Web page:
Our spot was pretty good, but because of the crowds and the narrowness of the road, it was very difficult to see bikers coming more than a few feet ahead. I was looking in particular for international riders and flags they might have mounted on their bikes. Fortunately, many of the flags were large enough to see above the heads and shoulders of the crowd. I saw quite a variety too: Mexico, Australia, New Zealand, Britain, Ireland, Wales, Honduras, Sweden, Germany, France, Netherlands, Japan, Canada, Puerto Rico, Switzerland, South Africa and there were probably some I missed. This for me was the coolest part -- seeing visitors from around the world coming to Milwaukee with their Harley-Davidsons and being welcomed so warmly.
The riders cruised down Bluemound road two abreast, and at a reasonable speed so that we could see them as they passed by. Many in the crowd cheered, waved or gave thumbs up signs to passing riders while others held signs like "Welcome Home" and "Come as Visitors, Leave as Friends" which the riders would wave, beep at or cheer to.
On occasion, a backup would occur ahead of our position and the group of riders would bunch up and come to a stop. When this happened, riders would rev their engines to the cheers of the crowds.
Gail knew a work colleague who lived a bit further east of our first stake-out spot, so we decided to continue east and look for him. It actually turned out to be a much better location for viewing the parade, as the crowd was much less compressed. We spotted Gail's work colleague across the street but couldn't yell loud enough to get his attention. A reunion would have to wait until after the parade.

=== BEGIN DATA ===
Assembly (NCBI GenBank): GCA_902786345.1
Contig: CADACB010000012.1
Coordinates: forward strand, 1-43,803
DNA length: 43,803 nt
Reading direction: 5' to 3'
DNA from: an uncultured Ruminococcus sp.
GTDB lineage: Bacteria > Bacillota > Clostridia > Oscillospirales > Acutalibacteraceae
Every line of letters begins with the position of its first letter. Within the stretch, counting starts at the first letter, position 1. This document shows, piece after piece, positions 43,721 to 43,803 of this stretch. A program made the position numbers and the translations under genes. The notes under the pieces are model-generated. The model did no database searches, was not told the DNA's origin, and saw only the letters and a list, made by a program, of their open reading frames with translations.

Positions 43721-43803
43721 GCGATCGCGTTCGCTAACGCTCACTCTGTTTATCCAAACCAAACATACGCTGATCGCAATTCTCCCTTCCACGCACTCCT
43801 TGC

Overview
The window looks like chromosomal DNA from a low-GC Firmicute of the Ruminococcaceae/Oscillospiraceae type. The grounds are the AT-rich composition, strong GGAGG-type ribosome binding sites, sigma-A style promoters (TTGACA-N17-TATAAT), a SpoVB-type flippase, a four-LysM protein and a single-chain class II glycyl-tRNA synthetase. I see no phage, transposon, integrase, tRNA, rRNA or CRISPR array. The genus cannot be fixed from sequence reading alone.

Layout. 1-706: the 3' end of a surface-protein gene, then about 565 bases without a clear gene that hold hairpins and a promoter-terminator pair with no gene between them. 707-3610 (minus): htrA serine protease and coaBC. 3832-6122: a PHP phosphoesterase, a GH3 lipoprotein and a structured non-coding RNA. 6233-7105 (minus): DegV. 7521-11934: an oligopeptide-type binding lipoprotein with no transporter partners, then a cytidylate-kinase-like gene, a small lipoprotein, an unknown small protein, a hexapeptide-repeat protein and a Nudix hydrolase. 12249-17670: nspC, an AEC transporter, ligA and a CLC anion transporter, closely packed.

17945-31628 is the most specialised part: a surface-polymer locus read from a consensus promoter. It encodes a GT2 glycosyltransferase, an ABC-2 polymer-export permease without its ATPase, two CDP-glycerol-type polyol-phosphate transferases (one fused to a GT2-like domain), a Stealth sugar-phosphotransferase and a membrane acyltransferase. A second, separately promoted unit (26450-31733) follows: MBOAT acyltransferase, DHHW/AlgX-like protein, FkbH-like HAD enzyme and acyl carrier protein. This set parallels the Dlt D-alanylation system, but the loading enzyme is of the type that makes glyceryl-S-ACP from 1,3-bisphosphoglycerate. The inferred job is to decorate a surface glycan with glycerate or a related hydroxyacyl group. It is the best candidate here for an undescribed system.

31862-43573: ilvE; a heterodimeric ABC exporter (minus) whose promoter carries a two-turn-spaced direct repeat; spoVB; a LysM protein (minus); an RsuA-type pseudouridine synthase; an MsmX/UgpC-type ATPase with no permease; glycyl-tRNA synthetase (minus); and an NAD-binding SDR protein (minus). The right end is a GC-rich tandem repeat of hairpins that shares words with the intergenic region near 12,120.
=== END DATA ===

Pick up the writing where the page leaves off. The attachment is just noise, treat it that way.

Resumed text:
Meanwhile, bikers just kept coming and coming and coming... At one point I saw a huge blue and yellow Swedish flag coming towards us and pointed it out to Gail. The parade slowed down and the Swedish rider and his wife came to a stop right in front of us. Thinking quickly, Gail jumped into the road and turned her back to them both, pointing at the 'Uppsala, Sweden' on the back of her Swedish Harley shirt. After a moment of reading and realization, the Swedish rider's eyes lit up, a big grin spread across his face and and he screamed "UPPSALA!!!" His wife yelled "Yea!" Gail and I just smiled and waved. The parade of bikers began moving again and the Swedish riders were off with big smiles and a great story for their friends back home. For us, that moment was the highlight of the parade. :-)